• The second level will encode a fundamental structure common to many biomedical experiments. This is most easily seen for data that are represented as a plot: these data result from an experiments that where a given biological component Y was measured or observed as a function of various experimental conditions or perturbations A, B, C, using an assay P in a defined experimental system S. This separation between components that are observed — the phosphorylation level of a protein — and the components that are perturbed — for example a kinase inhibited by a drug — can be applied across an extremely broad range of published data, whether western blots, histological preparations or microscopy. This is because the model is able to represent the causality underlying an experimental design. This representation of directional relationship between biological components represents a backbone model on which much details can be elaborated. It is thus scalable as a model, in the sense that it can be extended and refined and specialized models can be derived from this backbone.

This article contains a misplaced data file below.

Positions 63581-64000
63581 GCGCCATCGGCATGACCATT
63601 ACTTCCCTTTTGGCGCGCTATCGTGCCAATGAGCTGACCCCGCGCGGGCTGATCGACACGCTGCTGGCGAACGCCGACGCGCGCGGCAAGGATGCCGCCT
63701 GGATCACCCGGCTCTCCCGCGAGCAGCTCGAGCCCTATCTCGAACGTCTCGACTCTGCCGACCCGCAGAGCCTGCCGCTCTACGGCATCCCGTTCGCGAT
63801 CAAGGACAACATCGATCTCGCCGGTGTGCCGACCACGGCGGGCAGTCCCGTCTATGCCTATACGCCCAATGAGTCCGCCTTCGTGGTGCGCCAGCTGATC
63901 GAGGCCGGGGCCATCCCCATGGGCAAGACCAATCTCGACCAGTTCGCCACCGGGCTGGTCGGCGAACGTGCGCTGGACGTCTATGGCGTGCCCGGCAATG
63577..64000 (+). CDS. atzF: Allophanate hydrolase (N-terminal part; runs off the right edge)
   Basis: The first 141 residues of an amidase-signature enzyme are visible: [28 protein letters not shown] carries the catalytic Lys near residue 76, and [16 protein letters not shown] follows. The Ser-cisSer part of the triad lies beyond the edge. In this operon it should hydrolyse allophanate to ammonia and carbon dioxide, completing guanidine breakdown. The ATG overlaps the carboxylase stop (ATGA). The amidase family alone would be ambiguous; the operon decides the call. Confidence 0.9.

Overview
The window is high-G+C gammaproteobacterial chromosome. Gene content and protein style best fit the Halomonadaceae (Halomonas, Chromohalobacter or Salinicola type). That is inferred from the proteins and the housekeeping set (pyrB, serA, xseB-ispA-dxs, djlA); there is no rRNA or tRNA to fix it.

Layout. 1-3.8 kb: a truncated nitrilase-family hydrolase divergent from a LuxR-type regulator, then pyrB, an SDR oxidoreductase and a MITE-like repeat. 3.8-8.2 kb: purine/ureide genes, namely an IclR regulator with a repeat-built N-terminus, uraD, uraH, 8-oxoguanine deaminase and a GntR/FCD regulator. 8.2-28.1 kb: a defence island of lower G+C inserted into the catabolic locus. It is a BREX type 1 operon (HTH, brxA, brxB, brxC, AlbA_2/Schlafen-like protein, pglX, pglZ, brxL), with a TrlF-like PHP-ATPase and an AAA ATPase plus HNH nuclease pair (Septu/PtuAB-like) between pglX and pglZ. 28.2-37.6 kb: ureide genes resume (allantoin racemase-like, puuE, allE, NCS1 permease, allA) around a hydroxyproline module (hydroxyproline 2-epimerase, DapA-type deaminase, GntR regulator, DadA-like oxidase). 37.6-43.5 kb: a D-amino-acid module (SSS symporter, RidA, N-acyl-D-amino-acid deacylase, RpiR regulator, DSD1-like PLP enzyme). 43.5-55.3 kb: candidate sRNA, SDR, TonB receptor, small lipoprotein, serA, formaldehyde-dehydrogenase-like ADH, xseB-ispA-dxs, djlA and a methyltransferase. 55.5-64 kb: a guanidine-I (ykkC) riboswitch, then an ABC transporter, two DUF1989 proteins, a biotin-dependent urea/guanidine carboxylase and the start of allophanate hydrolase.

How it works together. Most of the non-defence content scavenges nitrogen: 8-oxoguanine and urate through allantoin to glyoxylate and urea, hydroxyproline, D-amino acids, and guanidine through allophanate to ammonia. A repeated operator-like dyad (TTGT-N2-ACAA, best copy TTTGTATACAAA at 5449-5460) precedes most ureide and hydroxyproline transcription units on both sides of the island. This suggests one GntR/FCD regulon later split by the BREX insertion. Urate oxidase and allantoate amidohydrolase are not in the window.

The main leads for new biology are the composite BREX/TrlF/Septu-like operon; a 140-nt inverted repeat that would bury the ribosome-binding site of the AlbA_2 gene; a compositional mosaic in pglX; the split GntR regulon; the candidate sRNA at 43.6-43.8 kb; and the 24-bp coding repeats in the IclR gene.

• So we are currently developing tools that will enable curation of accepted manuscript by data editors and embed the curation process in the production process.
  • Finally, the third component is to use the machine-readable metadata to enable data-oriented searches of the papers based on the data they contain. The semantic information provided by the metadata will help overcoming some of the limitations of text-based searches. Source Data will make figures more useable. The search will make them discoverable
  • Source Data will allow to search papers through their data. If for example we are interested in finding data about CDK1 substrates , we can formulate a more or less complex query in PubMed. In this case, we would find a series of papers. To check the relevance we would have to open them, read the abstract, check the article and the figures. If the figures would be have been annotated with SourceData metadata, we could search directly for published experiments where measurements were conducted under conditions where CDK1 activity was perturbed. This would lead us to the relevant data inside the papers, from where we can link out to the associated papers.